The MMM says that it is very patriotic on the Chagos issue. But when it comes to taking a firm stand against the British, it chickens out. Navin Ramgoolam has decided to take the British to the International Tribunal on the Rights of the Sea because the British have created a fictitious zone to supposedly protect the sea around the supposed BIOT. It seems that the British are becoming a virtual people with a virtual territory known as the BIOT and a virtual supposedly marine protected area.
What does Paul Bérenger say about the case the Prime Minister is about to start against the British? He says that he supports the matter half-heartedly, which means to say that he does not support it whole-heartedly. Says a lot, does it not? He also says that he would have gone through a different route, but he says that he will not divulge what that other route is.
The Alliance de l’Avenir is going up in its popularity as judged from the opinion of the international institutions and other international bodies that judge the performance of the country, whereas we hear people talking of the loss of popularity of the MMM as is seen by all political observers in the country as well as by foreign observers who are conversant with our political landscape. Should we conclude that on the opposition side, we have some intellectually challenged members who are contributing to bring the party down in these difficult times?
We would like to have the MMM in our political landscape for a long time to come, but it must change its way of doing “politics”. It must stop this perception that it represents only the minority community, it must have a better presence in the majority community and, above all, it must be sincere with itself as well as with the people as a whole.
A Second Point: What lessons can we draw from the celebrations of the New Year? There has been an abuse of alcoholic drinks, especially among young and the teenagers. We all know that this situation prevails and repeats itself at the beginning of every year but nowadays it seems to be continuing throughout the year. We all know that alcoholic drinks are as bad as any drug, be it gandia (also known as marijuana) or cigarettes or other hard drugs. But alcoholic drinks are not considered and classified as drugs simply because adults consume them, be they from the political class, from the lower economic groups or from those considered as the middle class or from those considered rich. They all drink and they will never classify alcoholic drinks as drugs. People abuse alcoholic drinks but nobody would agree to an existence of an alcoholic problem.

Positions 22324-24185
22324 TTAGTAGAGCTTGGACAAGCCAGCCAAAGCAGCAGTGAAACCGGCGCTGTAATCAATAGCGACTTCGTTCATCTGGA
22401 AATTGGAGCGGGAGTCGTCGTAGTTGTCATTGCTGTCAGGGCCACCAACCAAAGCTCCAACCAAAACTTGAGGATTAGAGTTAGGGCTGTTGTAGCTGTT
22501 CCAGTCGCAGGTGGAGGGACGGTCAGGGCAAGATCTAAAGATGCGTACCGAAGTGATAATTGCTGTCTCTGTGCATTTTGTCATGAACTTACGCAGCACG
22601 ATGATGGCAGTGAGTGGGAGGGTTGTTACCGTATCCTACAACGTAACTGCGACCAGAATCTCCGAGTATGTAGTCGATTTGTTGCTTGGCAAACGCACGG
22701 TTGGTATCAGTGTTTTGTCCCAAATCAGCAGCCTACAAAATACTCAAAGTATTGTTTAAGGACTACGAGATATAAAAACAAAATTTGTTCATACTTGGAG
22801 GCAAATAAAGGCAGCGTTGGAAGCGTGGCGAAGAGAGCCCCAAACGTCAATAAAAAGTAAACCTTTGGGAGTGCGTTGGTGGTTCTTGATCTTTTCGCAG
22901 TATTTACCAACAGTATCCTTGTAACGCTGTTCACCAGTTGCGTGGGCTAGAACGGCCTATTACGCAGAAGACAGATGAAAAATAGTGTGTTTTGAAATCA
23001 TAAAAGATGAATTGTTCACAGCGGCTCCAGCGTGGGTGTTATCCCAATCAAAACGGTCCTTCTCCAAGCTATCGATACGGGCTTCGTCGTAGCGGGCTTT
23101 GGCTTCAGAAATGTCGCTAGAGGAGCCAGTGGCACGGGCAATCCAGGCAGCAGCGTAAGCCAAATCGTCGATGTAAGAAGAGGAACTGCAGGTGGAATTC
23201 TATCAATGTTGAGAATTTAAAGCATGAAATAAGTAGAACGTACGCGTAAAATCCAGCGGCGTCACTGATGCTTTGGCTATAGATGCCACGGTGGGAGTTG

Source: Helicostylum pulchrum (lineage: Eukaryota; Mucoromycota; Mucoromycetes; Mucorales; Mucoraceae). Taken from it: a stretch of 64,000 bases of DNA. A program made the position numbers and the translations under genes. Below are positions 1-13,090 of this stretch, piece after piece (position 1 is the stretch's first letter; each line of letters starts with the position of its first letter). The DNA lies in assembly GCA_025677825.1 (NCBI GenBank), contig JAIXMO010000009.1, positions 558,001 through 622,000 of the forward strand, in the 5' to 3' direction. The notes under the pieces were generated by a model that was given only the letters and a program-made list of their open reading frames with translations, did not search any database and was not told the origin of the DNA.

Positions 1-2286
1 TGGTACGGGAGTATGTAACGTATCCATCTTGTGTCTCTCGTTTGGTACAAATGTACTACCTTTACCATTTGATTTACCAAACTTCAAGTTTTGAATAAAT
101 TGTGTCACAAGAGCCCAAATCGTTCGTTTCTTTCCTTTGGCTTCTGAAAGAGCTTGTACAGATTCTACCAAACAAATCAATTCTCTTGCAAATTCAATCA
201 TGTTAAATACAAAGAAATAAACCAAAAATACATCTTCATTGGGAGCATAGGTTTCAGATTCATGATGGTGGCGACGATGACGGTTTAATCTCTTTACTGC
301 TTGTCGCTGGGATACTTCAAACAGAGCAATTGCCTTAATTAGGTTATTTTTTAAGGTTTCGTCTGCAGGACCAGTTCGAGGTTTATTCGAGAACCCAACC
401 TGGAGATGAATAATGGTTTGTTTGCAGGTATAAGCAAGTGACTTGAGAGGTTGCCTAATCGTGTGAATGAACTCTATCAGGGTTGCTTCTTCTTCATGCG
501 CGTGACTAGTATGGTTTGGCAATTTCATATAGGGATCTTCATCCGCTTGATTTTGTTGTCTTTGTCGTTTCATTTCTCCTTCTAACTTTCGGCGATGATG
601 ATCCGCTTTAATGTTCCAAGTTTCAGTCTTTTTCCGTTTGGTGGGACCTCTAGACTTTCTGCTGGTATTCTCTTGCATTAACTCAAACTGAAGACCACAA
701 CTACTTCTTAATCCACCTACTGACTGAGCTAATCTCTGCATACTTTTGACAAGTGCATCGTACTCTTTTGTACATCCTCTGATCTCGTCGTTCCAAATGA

What leads youngsters into developing such an alcohol problem? There is a combination of causes, but first is total absence of parental control. And parents fail to exercise such control over their young children because they themselves are heavy drunkards. How many adults can say that they are not drunkards? By drunkard I mean any person who consumes about two or three drinks three or four times per week, whatever that drink may be — wine, beer, rum, whisky, vodka, tequila or whatever. How can they tell their children that alcohol is bad for their health when they are drunkards themselves? On the contrary, they are the first to serve a drink to their children and they say cheers together. And they think that they are doing a service to the youngsters when in fact they are contributing to the destruction of their lives. And those same parents like to think that if their children will not take a drink, they are not in, they are not following the modern trend or they are not civilized enough. Shame on those parents! They should ask themselves if drinking is part of their culture, their civilization and their religion.